Trevor called the dog’s owner first thing in the morning. But the student/dog owner changed nothing over time regardless of warnings, fines, and impounding Bruno. He often left Bruno alone and hungry. So best case scenario for Bruno was being impounded by the police. Over time, Bruno towing the burden of a heavy bike rack around campus on Officer Trevor’s and other officers’ shifts became a common sight. Officer Trevor would bring out the bolt cutters, take the huge dog back to the station for a meal, and then drive Bruno around on his shift. With Bruno’s bike rack burden and hunger gone, the dog was often a part of the law enforcement team. The four-legged ride-along roving officer was able to pin down an offender and slobber in all the right places.  Very effective.

But to be legal and have a future, even in such a rural area, Bruno needed a place to live besides next to the bike rack. Later, Bruno went home to a new, caring owner: Officer Trevor, of course. The large, loving dog never towed a bike rack around after that.

Burdens in our lives can come in the shape of bike racks, hunger, regrets, sin or guilt. The burden may be physical or emotional. But it can be as heavy on us as Bruno’s burden. It doesn’t have to be that way. But a friend is standing by to take the load from you—with forgiveness, love, second chances. Jesus.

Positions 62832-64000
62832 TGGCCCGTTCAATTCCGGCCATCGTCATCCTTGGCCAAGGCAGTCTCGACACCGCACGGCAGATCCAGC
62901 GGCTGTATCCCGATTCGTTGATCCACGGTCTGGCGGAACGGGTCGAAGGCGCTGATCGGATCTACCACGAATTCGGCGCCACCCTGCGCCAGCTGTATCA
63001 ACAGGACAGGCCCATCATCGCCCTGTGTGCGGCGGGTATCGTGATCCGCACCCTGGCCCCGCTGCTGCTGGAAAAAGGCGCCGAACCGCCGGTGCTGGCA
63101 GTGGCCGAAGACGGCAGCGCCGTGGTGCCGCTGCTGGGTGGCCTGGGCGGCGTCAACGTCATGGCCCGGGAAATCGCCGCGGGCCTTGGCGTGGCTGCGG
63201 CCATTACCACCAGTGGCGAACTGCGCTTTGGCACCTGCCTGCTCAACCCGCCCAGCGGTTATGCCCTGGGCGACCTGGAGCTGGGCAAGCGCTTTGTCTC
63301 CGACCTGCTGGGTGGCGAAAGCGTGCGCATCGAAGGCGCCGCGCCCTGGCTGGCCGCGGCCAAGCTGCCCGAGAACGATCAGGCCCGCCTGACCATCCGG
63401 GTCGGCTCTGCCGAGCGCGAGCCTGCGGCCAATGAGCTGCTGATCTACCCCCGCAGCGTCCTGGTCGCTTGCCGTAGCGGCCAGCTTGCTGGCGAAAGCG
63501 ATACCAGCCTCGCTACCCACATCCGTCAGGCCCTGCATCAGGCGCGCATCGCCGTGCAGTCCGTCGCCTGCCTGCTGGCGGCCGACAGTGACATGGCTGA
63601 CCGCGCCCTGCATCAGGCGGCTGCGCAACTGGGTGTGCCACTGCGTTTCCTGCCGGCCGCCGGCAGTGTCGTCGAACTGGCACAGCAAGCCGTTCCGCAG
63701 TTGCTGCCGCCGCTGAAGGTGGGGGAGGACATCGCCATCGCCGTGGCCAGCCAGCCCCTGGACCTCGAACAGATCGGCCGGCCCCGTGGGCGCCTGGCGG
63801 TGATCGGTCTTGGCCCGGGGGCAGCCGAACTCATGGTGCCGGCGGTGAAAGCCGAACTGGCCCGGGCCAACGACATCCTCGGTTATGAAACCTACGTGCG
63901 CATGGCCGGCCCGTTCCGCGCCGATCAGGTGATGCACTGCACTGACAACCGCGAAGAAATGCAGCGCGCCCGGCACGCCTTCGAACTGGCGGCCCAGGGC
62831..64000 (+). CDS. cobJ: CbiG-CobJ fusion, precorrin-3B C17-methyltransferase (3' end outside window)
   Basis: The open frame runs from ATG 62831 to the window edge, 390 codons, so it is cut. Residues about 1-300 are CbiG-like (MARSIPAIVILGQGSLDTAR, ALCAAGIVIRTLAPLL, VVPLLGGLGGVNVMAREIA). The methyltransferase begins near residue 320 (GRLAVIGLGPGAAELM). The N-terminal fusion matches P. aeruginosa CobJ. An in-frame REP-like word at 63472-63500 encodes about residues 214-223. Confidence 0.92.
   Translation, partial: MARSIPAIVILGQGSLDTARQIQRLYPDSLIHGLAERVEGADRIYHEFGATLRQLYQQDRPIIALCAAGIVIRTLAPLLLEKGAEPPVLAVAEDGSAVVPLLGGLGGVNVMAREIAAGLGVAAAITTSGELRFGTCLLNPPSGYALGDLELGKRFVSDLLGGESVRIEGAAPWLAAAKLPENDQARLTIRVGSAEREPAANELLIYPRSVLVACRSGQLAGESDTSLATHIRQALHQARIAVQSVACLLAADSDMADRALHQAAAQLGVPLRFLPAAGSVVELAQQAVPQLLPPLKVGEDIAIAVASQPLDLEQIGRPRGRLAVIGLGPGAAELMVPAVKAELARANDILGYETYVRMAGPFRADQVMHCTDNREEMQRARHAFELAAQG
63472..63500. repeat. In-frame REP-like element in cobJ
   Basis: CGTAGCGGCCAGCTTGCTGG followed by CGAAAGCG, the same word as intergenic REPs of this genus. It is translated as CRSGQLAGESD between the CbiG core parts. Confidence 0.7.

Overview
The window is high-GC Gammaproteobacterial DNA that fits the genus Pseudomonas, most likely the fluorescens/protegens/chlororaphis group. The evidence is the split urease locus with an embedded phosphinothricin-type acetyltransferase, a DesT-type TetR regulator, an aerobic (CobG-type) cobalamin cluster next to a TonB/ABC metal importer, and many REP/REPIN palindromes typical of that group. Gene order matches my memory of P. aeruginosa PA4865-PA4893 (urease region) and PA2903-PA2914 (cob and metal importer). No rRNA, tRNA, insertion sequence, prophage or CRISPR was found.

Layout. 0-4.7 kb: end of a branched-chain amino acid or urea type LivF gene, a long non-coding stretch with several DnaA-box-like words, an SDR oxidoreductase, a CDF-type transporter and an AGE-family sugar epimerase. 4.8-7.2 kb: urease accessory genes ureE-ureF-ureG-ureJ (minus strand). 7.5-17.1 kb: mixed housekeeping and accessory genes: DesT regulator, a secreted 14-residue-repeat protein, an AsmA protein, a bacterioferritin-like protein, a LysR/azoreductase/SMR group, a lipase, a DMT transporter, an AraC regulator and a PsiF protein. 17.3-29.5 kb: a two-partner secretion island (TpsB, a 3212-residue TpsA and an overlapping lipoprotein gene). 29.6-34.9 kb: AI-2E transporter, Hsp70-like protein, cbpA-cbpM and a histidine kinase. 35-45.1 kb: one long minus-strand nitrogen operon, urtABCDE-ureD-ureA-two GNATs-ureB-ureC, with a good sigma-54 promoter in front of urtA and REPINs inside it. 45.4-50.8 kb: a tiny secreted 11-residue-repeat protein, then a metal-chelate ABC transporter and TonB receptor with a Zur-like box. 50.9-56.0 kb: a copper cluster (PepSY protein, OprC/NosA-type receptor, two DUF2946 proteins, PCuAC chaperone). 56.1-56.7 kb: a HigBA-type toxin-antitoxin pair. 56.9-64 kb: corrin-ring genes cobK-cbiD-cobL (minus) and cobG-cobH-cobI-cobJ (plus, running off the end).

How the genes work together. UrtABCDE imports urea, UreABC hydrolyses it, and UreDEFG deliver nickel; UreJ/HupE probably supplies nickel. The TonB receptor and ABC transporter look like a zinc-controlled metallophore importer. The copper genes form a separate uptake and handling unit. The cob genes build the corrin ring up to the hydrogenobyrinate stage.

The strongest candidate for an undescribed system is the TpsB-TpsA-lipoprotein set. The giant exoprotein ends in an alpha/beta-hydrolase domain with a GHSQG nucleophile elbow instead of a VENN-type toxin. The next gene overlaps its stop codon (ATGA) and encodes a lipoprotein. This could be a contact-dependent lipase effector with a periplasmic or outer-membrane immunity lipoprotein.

Jesus leaves us with these words of promise and assurance about any burden: Take my yoke upon you and learn from me, for I am gentle and humble in heart, and you will find rest for your souls. For my yoke is easy and my burden is light.” [Matthew: 11:29-30]

And even Bruno would agree that life is better without being burdened with a bike rack—or anything else.

[Jo Russell is a Christian speaker, author of scores of articles, a half dozen anthology contributions, and award-winning Which Button Do You Push to Get God to Come Out? A Humorous Devotional for Women. available where print books are sold and in e-book. Look for Give Us This Day Our Daily Grin – A Fun-Lovers Guide to Spiritual Living and Growing releasing June, 2017. Jo lives in northeast Arizona and writes a popular humorous weekly blog on her website, http://www.button-to-god.com.]

 

 

It is Good to Be Paul Bunyan by Jo Russell